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I guess it’s true what they (sort of) say: You don’t go to the Supreme Court with the case you want, but the case you have. It didn’t seem to me that Hosanna-Tabor Church v. Equal Employment Opportunity Commission was a good example of a church’s “ministerial exception” right to fire someone in spite of anti-discrimination law — because the defendant was mainly a teacher, whose religious duties only came out to about 45 minutes of her day. Nevertheless, the church won. From the NYT story:

The case, Hosanna-Tabor Church v. Equal Employment Opportunity Commission, No. 10-553, was brought by Cheryl Perich, who had been a teacher at a school in Redford, Mich., that was part of the Lutheran-Church Missouri Synod, the second-largest Lutheran denomination in the United States. Ms. Perich said she was fired for pursuing an employment-discrimination claim based on a disability, narcolepsy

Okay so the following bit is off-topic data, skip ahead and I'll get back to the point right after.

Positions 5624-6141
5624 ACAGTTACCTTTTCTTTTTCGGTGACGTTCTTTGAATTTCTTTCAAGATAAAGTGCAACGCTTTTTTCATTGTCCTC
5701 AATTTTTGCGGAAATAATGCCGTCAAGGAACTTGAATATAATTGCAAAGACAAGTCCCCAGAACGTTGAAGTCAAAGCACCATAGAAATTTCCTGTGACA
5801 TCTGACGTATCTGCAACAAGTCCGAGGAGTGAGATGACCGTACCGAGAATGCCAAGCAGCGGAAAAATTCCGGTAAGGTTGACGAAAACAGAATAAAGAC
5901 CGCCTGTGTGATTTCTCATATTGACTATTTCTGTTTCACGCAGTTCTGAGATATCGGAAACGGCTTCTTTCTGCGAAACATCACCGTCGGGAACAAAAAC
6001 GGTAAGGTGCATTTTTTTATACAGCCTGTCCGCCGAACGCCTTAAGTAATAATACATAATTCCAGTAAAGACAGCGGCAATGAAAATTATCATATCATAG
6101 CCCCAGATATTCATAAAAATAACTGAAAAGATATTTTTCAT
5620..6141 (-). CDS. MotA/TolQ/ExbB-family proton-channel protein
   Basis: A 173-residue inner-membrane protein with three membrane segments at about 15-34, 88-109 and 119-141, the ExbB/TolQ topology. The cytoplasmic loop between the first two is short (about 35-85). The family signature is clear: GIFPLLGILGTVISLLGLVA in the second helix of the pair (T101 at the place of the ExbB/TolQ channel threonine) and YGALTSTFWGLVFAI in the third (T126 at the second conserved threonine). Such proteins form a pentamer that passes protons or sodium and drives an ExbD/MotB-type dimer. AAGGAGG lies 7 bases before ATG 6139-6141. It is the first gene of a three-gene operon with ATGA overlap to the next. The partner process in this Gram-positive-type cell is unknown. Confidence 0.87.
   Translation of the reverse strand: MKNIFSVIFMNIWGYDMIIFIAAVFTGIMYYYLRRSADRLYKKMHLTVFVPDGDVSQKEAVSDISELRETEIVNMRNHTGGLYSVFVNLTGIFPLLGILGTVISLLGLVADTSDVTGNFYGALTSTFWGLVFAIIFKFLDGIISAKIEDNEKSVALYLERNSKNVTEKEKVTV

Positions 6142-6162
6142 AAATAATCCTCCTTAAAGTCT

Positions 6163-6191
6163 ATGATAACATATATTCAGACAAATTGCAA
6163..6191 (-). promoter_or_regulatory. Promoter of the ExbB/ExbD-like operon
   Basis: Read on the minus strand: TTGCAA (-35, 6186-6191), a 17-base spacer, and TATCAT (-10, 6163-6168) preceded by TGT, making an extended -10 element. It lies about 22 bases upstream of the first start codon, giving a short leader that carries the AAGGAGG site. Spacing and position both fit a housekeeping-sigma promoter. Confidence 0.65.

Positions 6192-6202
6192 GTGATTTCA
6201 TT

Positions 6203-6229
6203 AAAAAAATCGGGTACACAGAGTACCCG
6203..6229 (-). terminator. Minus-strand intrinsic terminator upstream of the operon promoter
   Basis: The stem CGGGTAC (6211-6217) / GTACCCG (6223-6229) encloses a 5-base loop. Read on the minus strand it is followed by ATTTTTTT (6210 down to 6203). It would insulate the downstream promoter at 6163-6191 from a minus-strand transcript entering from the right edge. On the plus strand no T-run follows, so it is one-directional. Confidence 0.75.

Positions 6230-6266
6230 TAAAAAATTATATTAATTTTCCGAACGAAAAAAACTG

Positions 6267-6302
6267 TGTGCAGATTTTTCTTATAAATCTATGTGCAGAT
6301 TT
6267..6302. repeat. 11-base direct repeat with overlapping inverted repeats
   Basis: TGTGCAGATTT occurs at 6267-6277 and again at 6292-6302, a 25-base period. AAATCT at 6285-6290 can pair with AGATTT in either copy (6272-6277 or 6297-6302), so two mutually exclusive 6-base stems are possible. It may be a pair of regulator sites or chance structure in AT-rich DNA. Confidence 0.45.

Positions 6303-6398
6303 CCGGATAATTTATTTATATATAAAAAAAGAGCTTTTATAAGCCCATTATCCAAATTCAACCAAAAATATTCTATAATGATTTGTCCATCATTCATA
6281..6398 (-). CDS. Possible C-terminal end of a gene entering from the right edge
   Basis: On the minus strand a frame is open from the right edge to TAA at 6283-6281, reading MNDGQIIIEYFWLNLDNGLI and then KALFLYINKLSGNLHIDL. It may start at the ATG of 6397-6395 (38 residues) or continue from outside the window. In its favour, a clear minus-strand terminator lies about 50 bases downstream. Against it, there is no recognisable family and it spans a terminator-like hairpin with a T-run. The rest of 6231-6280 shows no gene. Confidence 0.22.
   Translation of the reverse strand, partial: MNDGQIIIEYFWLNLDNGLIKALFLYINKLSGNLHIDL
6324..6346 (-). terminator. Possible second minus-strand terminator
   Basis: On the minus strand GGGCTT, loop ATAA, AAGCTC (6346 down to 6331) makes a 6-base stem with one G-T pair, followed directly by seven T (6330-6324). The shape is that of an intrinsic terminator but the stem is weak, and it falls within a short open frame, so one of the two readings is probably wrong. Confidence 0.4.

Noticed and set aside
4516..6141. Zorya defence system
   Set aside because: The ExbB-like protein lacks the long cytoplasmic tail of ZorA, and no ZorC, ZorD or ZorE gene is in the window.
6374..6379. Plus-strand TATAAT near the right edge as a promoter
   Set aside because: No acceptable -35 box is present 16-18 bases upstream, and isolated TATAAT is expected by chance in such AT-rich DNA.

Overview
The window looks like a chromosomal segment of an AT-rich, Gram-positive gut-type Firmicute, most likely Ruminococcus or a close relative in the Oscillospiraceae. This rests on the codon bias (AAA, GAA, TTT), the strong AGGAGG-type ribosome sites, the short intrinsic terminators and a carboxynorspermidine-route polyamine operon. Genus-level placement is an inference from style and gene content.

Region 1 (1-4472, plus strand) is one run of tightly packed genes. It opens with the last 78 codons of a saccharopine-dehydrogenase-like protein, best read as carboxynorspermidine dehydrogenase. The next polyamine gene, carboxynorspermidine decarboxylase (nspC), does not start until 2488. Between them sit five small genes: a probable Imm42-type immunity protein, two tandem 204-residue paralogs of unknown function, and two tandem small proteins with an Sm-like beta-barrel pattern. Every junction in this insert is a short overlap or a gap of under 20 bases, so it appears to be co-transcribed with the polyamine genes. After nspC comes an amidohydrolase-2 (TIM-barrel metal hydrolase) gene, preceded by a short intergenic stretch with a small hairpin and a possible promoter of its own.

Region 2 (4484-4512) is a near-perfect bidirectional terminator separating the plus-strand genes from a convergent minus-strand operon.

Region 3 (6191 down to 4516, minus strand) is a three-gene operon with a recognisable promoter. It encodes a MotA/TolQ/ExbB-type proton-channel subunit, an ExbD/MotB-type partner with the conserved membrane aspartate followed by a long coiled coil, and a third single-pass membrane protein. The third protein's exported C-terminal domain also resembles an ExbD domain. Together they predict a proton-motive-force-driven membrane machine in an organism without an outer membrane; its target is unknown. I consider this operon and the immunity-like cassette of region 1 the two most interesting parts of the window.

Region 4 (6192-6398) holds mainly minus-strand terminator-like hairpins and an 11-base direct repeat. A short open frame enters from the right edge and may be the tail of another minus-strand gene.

Ms. Perich had taught mostly secular subjects but also taught religion classes and attended chapel with her class.

“It is true that her religious duties consumed only 45 minutes of each workday,” Chief Justice Roberts wrote, “and that the rest of her day was devoted to teaching secular subjects.”

“The issue before us, however, is not one that can be resolved with a stopwatch,” he wrote.Now

Now we’ll see what the ripple effects are…  How about a yeshiva firing a cafeteria worker for eating a ham sandwich during her break? A parochial school firing a janitor for getting divorced?

What do you think? Share your thoughts in the Comments section below.

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